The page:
By: Dr. Gabriela Bradt, Guest Blogger
For the last 21 years, the New Hampshire Commercial Fishermen’s Association (NHCFA) has organized a comprehensive lobster trap cleanup along the entire New Hampshire (NH) coastline. Due to legal constraints, lobster traps that wash up on NH beaches may not be removed unless that removal is approved by either a New Hampshire Fish and Game Conservation Officer or the trap’s owner. As a result of this policy, few lobster traps are removed throughout the year, causing an accumulation of traps along the coastline over time.
Every year, commercial fishermen and lobstermen convene in Rye Harbor, NH in the early morning hours to begin the Spring Lobster Trap Cleanup. In collaboration with New Hampshire Fish & Game, New Hampshire Sea Grant, the Fishing for Energy Partnership and Blue Ocean Society for Marine Conservation, these 40 fishermen collected the discarded lobster traps and associated gear shown above.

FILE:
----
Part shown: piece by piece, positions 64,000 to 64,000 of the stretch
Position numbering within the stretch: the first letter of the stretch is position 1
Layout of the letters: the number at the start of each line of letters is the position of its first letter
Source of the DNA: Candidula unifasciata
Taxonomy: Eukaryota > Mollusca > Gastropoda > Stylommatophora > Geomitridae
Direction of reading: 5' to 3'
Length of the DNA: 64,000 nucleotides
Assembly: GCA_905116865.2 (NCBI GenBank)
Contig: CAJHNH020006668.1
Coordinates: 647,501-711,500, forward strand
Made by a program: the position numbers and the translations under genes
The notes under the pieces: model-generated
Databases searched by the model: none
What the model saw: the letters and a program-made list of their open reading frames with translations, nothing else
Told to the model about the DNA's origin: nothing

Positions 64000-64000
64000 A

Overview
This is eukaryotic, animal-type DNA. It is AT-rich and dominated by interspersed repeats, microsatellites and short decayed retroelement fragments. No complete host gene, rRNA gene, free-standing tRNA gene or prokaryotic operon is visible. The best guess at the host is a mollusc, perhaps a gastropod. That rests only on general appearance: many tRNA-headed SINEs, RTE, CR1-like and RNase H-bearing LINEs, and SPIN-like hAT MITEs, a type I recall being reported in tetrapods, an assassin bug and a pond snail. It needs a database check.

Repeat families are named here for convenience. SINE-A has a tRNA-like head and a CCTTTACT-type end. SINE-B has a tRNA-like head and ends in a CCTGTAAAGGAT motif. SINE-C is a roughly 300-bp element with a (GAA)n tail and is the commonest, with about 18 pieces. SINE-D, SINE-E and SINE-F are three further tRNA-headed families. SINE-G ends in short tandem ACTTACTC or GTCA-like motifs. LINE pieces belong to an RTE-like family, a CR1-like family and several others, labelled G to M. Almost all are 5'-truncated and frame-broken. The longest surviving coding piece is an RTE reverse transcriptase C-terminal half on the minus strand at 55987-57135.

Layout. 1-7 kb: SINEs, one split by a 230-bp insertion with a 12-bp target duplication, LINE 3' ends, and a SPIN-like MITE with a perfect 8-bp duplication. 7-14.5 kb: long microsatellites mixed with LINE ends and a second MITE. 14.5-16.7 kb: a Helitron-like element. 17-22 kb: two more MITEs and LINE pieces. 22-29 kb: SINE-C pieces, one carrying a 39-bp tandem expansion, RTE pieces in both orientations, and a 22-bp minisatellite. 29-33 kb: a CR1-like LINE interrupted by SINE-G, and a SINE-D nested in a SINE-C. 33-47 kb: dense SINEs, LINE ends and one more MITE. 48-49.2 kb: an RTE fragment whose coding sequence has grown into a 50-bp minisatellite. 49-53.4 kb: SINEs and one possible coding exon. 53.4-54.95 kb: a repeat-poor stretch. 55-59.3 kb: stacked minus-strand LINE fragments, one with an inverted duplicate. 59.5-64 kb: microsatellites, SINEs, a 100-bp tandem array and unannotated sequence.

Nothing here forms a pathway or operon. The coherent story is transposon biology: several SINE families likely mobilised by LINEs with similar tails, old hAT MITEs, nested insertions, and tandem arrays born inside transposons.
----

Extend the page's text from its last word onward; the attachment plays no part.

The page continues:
The trap cleanup is impressive, not only because of the number of traps removed, but because of the excitement, pride, and camaraderie shown by the fishermen throughout the event. Many of the participants have been involved from the beginning and are proud to share their 20 years of cleanup experiences. The volunteers understand that their collective effort makes a big impact. It brings a sense of community, accomplishment, and personal responsibility. Regardless of whose traps and gear wash up, they are dedicated to help one another remove them. The mounds of twisted metal and rope that emerge after several hours are consolidated and crushed, and then placed into Northeast Recycling bins through National Fish and Wildlife Foundation grant funding.
Once all of the gear has been collected from the beaches, the NHCFA thanks the participants with a cookout. This event is environmentally friendly and a great social event for the fishermen to reunite after the long winter months.
In 2013, the fishermen collected over 20 tons of gear. The final tally for this year’s trap cleanup was 6.38 tons. That is 6.38 tons of derelict fishing gear that will not make its way back into the ocean. Instead, that gear will be sorted and turned into energy at, Covanta, a waste-to-energy facility located in Haverhill, MA.
Dr. Gabriela Bradt is a Marine Fisheries Extension Specialist for NH Sea Grant and University of New Hampshire Cooperative Extension